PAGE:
Starmer, Corbyn and the Anglican Bishops

The British political scene continues to provide interest to even the most lacklustre student of politics. Labour is well ahead in the polls, and the current Conservative government is pinning all its electoral hopes on ‘stopping the boats’, which if it fails to do so, will instead stop all those useful votes from the Red Wall. Sir Keir Starmer, Leader of the Opposition, probably should just sit tight and wait. Nevertheless, he has been busily purging his party of Jeremy Corbyn, former leader, with his more obvious commitment to ‘proper’ socialism. The latter had some personal charisma, a large following among the young and some defensible redistributive policies. On the other hand, he was tainted by the whiff of anti-Semitism and had some surprisingly sympathy for Islamic terror organisations, which is something of a liability. Sir Keir’s public disassociation from the old man is understandable (given he led the party to its worst defeat since 1935) but hypocritical. Starmer served in Corbyn’s Shadow Cabinet, and therefore worked to get him elected as PM. Furthermore, under the rules of collective responsibility, Starmer was responsible for all that Corbyn did, and a lack of resignation suggests sincere support. This could become a civil war within the ranks of the Labour Party, and could yet hand the Tories electoral victory in next year’s general election, especially if Mr Sunak can halt the illegal immigration and people smuggling operations. This currently costs His Majesty’s Treasury over £6 million each day in hotel bills alone.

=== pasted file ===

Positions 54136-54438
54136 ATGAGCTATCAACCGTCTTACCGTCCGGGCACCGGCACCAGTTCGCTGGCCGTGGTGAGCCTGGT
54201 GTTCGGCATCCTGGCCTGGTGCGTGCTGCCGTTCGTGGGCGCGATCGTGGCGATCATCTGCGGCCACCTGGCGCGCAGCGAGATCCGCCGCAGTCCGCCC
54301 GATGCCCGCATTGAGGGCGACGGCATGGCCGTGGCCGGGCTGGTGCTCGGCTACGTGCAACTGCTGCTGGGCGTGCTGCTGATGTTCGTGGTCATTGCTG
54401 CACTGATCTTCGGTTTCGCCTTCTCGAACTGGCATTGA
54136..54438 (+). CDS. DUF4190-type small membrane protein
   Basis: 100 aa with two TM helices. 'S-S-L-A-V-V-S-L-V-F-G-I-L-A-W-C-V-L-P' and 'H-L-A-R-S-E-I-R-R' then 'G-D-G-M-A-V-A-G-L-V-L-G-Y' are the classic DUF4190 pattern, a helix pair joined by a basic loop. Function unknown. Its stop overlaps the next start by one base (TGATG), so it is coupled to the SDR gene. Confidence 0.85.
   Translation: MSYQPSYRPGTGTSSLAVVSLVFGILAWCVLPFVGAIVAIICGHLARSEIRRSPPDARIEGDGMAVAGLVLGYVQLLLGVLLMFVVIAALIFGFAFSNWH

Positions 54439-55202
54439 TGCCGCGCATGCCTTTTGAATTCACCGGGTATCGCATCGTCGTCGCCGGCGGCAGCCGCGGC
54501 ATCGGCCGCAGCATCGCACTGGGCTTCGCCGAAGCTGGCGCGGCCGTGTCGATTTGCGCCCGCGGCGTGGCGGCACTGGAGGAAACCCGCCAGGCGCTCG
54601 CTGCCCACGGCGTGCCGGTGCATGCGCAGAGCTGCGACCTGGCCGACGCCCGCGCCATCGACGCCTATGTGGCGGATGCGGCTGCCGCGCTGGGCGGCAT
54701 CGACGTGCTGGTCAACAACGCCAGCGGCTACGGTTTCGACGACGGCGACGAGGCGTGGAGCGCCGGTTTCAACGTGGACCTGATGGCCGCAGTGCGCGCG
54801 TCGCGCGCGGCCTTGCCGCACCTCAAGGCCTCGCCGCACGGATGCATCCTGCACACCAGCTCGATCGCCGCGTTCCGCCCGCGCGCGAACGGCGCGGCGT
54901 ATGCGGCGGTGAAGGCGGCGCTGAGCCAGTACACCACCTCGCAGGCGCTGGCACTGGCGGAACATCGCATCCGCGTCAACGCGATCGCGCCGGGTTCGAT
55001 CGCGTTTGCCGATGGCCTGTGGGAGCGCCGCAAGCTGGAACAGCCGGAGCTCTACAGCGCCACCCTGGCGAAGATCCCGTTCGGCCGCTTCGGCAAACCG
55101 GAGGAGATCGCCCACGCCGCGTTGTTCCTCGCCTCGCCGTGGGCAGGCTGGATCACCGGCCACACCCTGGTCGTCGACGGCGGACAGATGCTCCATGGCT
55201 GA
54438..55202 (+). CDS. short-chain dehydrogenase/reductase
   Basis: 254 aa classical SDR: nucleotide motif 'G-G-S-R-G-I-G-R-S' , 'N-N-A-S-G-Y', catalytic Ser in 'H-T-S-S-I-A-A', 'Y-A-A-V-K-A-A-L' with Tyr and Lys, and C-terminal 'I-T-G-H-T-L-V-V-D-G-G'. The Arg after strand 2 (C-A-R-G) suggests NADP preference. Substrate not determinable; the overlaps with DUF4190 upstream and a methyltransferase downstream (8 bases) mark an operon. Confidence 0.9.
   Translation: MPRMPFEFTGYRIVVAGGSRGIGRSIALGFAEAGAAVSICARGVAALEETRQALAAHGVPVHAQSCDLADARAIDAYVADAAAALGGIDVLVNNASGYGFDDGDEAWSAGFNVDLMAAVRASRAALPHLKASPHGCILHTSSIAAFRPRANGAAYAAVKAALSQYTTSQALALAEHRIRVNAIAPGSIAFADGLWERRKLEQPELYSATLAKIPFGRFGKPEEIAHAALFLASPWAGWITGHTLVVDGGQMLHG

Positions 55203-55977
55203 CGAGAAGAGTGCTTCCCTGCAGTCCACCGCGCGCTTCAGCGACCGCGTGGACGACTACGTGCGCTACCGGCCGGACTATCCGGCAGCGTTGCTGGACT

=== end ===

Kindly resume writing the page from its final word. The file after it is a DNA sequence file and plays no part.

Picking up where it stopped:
My socialist friends are hoping that this will indeed be the case, so that Starmer will be deposed, and replaced by a ‘proper’ socialist. Of that, I make no comment here, but it does seem bizarre that Labour might be squandering its electoral advantage in order to purge from its ranks those who are more ideologically pure. It reminds me of the situation within the Church of England. Liberal bishops continue to repudiate their Church’s doctrines, practices and positions, effectively disassociating with the faithful few who hold fast to truth. And are they making their Church more popular with unbelievers? Are their buildings struggling to contain the new converts that the abandonment of traditional marriage has created? No, is the answer. Sir Keir Starmer is smarter than the Lords Spiritual who are likely to be swept away by his planned House of Lords reform. Though he risks a civil war, he might also be making Labour more electable than it has been since 2005. The Anglican prelates, on the other hand, gain nothing. When Christians and their denominations compromise with falsehood, they lose truth while gaining nothing in return. Those who lose something by remaining faithful, keep their integrity, and gain immeasurably more than they lose.

Wisdom crieth without; she uttereth her voice in the streets: She crieth in the chief place of concourse, in the openings of the gates: in the city she uttereth her words, saying, How long, ye simple ones, will ye love simplicity? and the scorners delight in their scorning, and fools hate knowledge? Proverbs 1:20-22

Image by Sarah Larkin from Pixabay